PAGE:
|Publication number||US6063056 A|
|Application number||US 09/106,128|
|Publication date||May 16, 2000|
|Filing date||Jun 29, 1998|
|Priority date||Jun 29, 1998|
|Publication number||09106128, 106128, US 6063056 A, US 6063056A, US-A-6063056, US6063056 A, US6063056A|
|Original Assignee||Engelberg; Moshe|
|Export Citation||BiBTeX, EndNote, RefMan|
|Patent Citations (4), Referenced by (25), Classifications (10), Legal Events (3)|
|External Links: USPTO, USPTO Assignment, Espacenet|
There are no related applications filed for the present invention.
There was no Federal sponsoring for the present invention, therefore there are no rights deriving therefrom.
This invention relates to devices for atraumatic intra operative dilatation of an intestine, and more particularly to such devices which include means for dilating each end of the resected intestine segment prior to anastomosis.
At present, a gastro-intestinal operation may include a resection (cutting a segment of intestine apart), with subsequent anastomosis (suturing of the intestine segments).
Suturing may be performed by hand suturing or, in a preferred method, by stapling using a specially devised instrument.
The anastomosis instrument now in use is a circular stapling device, including means for bringing the intestine ends close to each other and in a relative orientation suitable for suturing, and means for applying a plurality of staples to attach the intestine ends to each other, so as to achieve the desired arastomosis.
A problem with the above method is the natural tendency of intestine ends to shrink after being cut apart. That is, after resection both intestine ends tend to contract.
This phenomenon presents a problem to the surgeon: since the intestine has a smaller diameter, a smaller diameter anastomosis instrument has to be used, since a larger diameter instrument may be difficult to insert into the intestine. The instrument is difficult to insert, and it may be difficult to remove after suturing.
Similarly, if manual suturing or other method is used, the suturing will be applied to the small diameter (shrunk) of the intestine end.
It is well known among gastro-intestinal surgeons that a larger diameter anastomosis is preferred, since it results in better performance of the anastomosis in the long run.
However, because of intestine shrinkage, the surgeon has to accept a smaller diameter suture because of the shrunk intestine ends.
A solution to the problem is the use of rigid, metallic cylinders of various diameters, which may be forcibly introduced into the intestine to gradually dilate it.
Various devices available in prior art apparently cannot solve this problem, that is to dilate the intestine to facilitate the performance of a larger diameter anastomosis using an inflating balloon.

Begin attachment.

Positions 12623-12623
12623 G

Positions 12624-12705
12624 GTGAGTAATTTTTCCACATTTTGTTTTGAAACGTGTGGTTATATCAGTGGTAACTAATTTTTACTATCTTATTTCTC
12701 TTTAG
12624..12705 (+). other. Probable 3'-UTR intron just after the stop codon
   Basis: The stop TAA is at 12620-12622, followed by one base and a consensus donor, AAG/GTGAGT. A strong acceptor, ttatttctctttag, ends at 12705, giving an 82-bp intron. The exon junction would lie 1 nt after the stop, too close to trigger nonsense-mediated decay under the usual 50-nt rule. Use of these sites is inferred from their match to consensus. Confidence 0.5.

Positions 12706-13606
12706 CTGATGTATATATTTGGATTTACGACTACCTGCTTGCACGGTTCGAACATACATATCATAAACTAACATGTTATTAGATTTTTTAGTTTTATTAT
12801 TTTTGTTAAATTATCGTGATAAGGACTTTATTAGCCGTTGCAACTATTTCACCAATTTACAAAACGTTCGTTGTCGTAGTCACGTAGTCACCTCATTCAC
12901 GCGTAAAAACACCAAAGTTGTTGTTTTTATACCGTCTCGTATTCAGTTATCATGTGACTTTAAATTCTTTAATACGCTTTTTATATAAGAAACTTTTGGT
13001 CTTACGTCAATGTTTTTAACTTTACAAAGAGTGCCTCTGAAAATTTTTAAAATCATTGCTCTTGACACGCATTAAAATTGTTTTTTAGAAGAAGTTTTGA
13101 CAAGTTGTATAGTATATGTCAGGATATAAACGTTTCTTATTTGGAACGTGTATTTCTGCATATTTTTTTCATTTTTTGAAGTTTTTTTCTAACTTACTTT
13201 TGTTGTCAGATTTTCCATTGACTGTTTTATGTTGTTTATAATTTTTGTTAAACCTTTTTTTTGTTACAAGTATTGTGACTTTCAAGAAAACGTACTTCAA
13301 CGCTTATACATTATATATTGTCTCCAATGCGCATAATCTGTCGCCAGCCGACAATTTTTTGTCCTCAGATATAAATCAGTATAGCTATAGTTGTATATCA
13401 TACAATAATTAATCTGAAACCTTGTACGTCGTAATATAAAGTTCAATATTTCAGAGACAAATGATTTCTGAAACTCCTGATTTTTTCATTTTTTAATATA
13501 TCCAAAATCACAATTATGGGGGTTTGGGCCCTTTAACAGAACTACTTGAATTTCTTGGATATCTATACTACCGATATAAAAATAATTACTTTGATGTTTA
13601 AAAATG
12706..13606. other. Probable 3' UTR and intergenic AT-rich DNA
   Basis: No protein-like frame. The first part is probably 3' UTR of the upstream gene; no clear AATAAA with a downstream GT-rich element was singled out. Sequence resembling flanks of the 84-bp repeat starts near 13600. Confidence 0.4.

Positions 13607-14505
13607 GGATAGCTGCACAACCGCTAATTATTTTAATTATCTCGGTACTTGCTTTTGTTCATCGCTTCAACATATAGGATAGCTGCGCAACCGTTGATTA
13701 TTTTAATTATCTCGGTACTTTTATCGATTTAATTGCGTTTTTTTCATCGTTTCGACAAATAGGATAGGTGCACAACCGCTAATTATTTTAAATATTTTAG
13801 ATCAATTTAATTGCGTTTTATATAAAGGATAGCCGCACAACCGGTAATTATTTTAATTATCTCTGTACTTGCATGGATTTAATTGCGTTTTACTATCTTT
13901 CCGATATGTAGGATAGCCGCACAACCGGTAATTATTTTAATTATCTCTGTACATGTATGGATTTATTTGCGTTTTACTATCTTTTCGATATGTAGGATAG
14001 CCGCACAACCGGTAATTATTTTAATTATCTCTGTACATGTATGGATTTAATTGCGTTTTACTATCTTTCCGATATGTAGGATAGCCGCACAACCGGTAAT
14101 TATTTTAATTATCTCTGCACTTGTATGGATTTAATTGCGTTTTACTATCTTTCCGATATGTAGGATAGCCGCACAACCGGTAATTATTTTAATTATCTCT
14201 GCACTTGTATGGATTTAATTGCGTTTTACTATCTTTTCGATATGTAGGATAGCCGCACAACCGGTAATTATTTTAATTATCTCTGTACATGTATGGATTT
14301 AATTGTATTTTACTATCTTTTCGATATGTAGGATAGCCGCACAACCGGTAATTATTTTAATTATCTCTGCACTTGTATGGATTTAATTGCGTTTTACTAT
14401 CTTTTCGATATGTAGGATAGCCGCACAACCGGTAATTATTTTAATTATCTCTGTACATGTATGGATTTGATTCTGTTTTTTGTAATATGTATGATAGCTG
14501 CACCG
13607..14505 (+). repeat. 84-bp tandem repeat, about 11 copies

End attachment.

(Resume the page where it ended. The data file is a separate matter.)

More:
Thus, HILDEBRAND J., Patent DD 234228, discloses an implantable external anastomosis splint, which comprises ring of biologically inert spiral steel wire. The implantable external splint is for anastomoses, particularly those of the bile passage. It comprises an external ring of spiral biologically inert steel wire in a number of turns, the internal diameter corresponding to intraoperative requirements. It can also be in the form of a sleeve with peripheral openings.
The patent is not for a removable device, not suitable for the gastro-intestines.
DOMANSKII B. V. et al, Patent SU 1146011, discloses a method of treatment for bile duct cicatricial strictures, comprising repeatedly inflating a balloon. The method of treatment for cicatricial strictures of the bile acts involves forming a bilio-digestive anastomosis on an external drain equipped with an inflatable balloon on the catheter.
The balloon of the catheter is positioned in the lumen of the anastomosis and then once sufficient time has passed for the anastomosis to heal, under x-ray monitoring the balloon is dilated using an x-ray contrastive substance until it takes on the form of an hour glass, and then the balloon is further dilated while maintaining this form as the anastomosis is dilated over the length of the whole period of treatment.
There should be intervals of 5-6 days between the additional dilation cycles of the balloon.
In the above method, an existing anastomosis is dilated in a multi-stage treatment. The present invention, however, relates to a method for achieving a better anastomosis by dilating the intestine prior to anastomosis.
SOLAR R. J., Patent WO 9700094, discloses a method for delivering balloon-expandable stent--involves firmly positioning stent in non expanded form around balloon on distal portion of balloon dilatation catheter. The method involves firmly positioning the stent in non expanded form around the balloon on the distal portion of a balloon dilatation catheter. The distal portion of the catheter is inserted percutaneously into a patient's body to a desired site. The balloon is inflated to cause the stent to expand. The balloon is deflated, and the catheter is removed proximally from the patient's body. The balloon dilatation catheter comprises a catheter shaft defining first and second inflation lumens. Each lumen has proximal and distal ends, and an inflatable dilatation balloon having proximal and distal ends. The distal end of the first lumen opens into and is in fluid communication with the interior of the dilatation balloon. The second lumen extends longitudinally with the first lumen.
The proximal end of the second lumen is adjacent to the proximal end of the first lumen. The second lumen distal end is open and distal to the firs lumen distal end. The section of the second lumen distal to the proximal end of the dilatation balloon is exterior to the dilation balloon. The distal end of the second lumen is open and distal to the distal end of the dilatation balloon. The second lumen sufficiently linear to allow the catheter to be slidingly advanced over a guide wire.